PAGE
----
The Lesson – Plant the seed. Make us care about the product. Ask a question to the audience and then proceed to answer it.
Telling a story about your business? Plant the seed. Make us care about the product.
The beauty about the Dollar Shave Club is that it actually solves a very specific, genuine problem – buying (and remembering to buy) lots and lots of expensive razors. The solution is in the offer – “For $1 a month we send you high quality razors right to your door.”
The lesson – Work out exactly what problem your product or service is solving, explain it succinctly in your video, and then say how you’re going to solve it.
Explain what problem you or your product is solving, then say how you’re solving it.
The art of rhetoric centres around the idea of predicting objections to a presented argument – in this case “Are our blades any good?” – and putting them to bed immediately – “No, they’re f**king great.”
Again, the Dollar Shave Club’s promo does this with humour – the incongruous and unexpected swearing makes us laugh. But, it’s also a f**king bold statement to make, and, as such, we trust it. We believe it. Give me those blades right now!!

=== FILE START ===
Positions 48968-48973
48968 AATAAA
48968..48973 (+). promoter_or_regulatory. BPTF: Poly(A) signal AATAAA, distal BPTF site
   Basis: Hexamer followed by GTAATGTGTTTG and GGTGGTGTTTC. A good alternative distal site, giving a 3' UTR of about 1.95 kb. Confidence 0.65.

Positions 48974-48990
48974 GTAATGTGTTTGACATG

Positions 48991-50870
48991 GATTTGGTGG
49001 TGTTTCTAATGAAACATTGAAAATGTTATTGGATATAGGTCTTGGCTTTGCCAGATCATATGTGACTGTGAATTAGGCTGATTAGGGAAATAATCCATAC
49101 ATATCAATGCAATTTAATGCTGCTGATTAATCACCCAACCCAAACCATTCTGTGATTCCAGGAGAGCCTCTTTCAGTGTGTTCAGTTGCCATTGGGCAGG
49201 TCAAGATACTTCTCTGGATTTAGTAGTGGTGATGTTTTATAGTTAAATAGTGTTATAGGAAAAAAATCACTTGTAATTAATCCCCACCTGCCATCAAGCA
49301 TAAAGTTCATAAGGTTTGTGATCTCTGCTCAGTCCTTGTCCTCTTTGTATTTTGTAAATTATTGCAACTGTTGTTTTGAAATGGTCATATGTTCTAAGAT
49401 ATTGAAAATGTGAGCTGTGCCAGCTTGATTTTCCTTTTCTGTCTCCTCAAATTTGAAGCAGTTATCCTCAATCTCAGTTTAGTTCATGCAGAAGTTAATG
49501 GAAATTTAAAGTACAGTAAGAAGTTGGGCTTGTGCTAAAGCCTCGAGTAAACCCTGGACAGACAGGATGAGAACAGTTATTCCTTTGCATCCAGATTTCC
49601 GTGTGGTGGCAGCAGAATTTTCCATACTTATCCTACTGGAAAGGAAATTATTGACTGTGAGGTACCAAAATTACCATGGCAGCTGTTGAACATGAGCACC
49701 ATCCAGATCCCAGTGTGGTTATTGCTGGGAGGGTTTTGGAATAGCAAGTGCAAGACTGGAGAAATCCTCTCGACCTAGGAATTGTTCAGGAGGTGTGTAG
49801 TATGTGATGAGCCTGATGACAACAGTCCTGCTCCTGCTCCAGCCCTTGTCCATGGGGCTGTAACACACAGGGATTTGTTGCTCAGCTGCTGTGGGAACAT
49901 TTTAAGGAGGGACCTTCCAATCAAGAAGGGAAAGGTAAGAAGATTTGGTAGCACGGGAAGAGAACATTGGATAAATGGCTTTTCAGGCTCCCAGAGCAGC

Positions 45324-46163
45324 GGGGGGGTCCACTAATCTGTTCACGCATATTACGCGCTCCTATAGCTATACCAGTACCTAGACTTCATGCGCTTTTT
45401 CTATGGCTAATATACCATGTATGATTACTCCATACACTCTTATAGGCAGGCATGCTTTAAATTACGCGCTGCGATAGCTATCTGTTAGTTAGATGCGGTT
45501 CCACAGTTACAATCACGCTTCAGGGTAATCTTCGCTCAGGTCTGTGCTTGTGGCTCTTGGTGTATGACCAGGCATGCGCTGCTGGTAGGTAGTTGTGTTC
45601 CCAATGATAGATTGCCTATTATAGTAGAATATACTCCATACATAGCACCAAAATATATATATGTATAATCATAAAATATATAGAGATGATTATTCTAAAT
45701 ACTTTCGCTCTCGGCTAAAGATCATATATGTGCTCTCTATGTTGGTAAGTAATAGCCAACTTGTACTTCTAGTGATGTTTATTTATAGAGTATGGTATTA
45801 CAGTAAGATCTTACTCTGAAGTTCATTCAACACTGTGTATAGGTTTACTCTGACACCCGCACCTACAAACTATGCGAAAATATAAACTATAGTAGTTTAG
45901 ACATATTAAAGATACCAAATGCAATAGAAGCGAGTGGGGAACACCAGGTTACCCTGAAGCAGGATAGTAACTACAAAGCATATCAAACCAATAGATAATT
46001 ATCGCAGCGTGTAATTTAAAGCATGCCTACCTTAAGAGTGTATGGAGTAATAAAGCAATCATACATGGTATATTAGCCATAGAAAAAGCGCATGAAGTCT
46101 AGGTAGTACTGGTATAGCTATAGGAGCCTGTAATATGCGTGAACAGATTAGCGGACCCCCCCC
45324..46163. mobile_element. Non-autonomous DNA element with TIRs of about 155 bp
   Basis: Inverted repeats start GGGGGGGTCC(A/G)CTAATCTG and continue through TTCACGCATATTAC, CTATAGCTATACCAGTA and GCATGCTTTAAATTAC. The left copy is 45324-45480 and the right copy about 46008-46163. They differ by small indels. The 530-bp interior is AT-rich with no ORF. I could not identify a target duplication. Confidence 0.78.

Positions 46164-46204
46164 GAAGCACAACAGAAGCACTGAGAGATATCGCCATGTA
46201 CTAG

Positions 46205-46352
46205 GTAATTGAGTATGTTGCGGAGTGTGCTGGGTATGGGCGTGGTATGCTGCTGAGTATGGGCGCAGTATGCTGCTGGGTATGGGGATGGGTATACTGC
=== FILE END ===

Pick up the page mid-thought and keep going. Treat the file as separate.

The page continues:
The lesson – Well, there’s two here, actually. The first is to be bold. If you’re product really is as good as you think, then say so. The second is to try and predict any objections to your argument, and dedicate a section of your script to overcoming them. This allays any fears about your product.
Be bold. Does you product rock? Say it. Own it.
The “Us vs. Them” psychology is massively at play here. And again, Mike creates a mass enemy through the use of humour – “And do you like spending $20 a month on brand name razors? Nineteen go to Roger Federer.”
What Mike is saying is that the real reason why brand name razors are so expensive is because corporations have to hike up the prices to pay for celebrity advertising. We probably knew that anyway – but that just adds another level of personal connection with Mike and his brand.
The lesson – Try and position yourself as the knight in shining armour that will save consumers from things they naturally distrust or don’t like. Remember, you are the solution that we’ve all been waiting for.
Position yourself as the knight in shining armour that will save your customer